Seeking Global Lessons for US Democracy

Some of the current challenges to American democracy are unprecedented, and require a collaborative and globally contextualized effort to fully understand risks and help prevent the erosion of foundational democratic norms and values.

This is why Global Integrity, the Sunlight Foundation and the Open Gov Hub recently convened a small, diverse group of US and international democracy experts to brainstorm how to best help provide relevant international experiences to strengthen the critical efforts of American democracy advocates.

This initial meeting included participants from over 15 organizations, most focused on American democracy. As conveners, we presented and solicited feedback on the preliminary framework we have developed thus far to inform this emerging work. The ultimate objective is to connect American democracy organizations and journalists to international actors with experience dealing with closed/authoritarian governments, in order to strengthen the resilience, efficiency, and effectiveness of US democracy protection and promotion efforts. We hope to accomplish this through facilitating solidarity, strategic lessons, and increased coordination within and across US and international democracy actors. This gathering gave us helpful feedback to identify our key challenges, key actors, and key activities.

Participants first discussed how to prioritize which contemporary challenges to American democracy could benefit from global comparisons. While the US democracy movement has, for decades now, focused on several critical issues (for example related to corruption and voter reform), participants felt that it would be helpful to learn about global experiences on challenges that are new to American democracy advocates. Money in politics, political polarization, and voter rights are still major issues to contend with, but new challenges such as cyberattacks, external interference in elections, and unprecedented attacks on free press have brought us to a new precipice. Many democratic norms that have long been taken for granted in this country are now under threat.

Other participants emphasized the benefit of focusing on domestic issues that have significant international spillover (ex: changes in American aid or America’s leadership in combating corruption globally). Also noted was the way in which some of these challenges have become more pervasive, entrenched, and difficult to root out due to their technological underpinnings. For example, misinformation that is spread throughout various filter bubbles online has created a growing distrust in the press, while greater global connections lead to more vulnerabilities to cyberattacks and external interference.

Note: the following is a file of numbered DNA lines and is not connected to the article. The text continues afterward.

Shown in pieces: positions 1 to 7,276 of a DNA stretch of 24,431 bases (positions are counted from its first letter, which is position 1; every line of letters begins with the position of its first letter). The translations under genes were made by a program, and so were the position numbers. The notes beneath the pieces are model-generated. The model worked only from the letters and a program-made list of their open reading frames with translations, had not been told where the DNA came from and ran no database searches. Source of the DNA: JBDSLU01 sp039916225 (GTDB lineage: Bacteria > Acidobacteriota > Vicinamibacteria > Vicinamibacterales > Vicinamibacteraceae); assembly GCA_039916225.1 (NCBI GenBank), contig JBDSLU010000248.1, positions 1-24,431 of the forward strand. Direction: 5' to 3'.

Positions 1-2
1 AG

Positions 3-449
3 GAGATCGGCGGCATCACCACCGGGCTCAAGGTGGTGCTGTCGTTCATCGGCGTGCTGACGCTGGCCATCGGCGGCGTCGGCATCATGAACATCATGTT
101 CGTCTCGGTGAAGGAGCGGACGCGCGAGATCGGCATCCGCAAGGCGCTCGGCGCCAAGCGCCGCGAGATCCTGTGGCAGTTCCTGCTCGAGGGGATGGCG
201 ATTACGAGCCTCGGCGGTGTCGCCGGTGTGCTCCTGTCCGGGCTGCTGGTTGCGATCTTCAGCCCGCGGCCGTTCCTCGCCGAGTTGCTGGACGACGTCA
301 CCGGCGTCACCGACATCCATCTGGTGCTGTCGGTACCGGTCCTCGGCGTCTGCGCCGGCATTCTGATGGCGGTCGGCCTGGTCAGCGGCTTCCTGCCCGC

Second, in discussing key actors to engage, participants agreed on the importance of considering how to reach Americans outside the Beltway, who may not immediately identify the value of learning from experiences abroad. Others agreed that there is great potential to engage local journalists and help provide them resources to give global comparative context for their stories about challenges to American democratic norms and values. Working together with local news outlets, who are often hungry for good content, might help combat the rise of misinformation online, and help restore faith in the press.

Third, participants brainstormed key activities to facilitate this work. Working with subnational political leaders and democratic organizations, who may be eager to learn best practices to protect democratic norms, could help create stronger ties between citizens and local political leaders. Joint contingency (“day after”) scenario planning was also identified as a possible activity, allowing actors to respond quickly and in a coordinated fashion to new threats. Finally, participants emphasized that this work should build on any existing research about international lessons for US democracy, and that all activities should be designed around more narrowly defined, practical issues in order to be most actionable.

The meeting last week was an exciting foray into refining how we scope this work, and affirmed to us that there is significant interest from several actors in meaningfully exploring global lessons for US democracy. We recognize that today’s unprecedented challenges are far too complex for any one group to tackle on their own, and look forward to collaborating with many and continuing the conversation in order to protect and support the resilience of American democracy.

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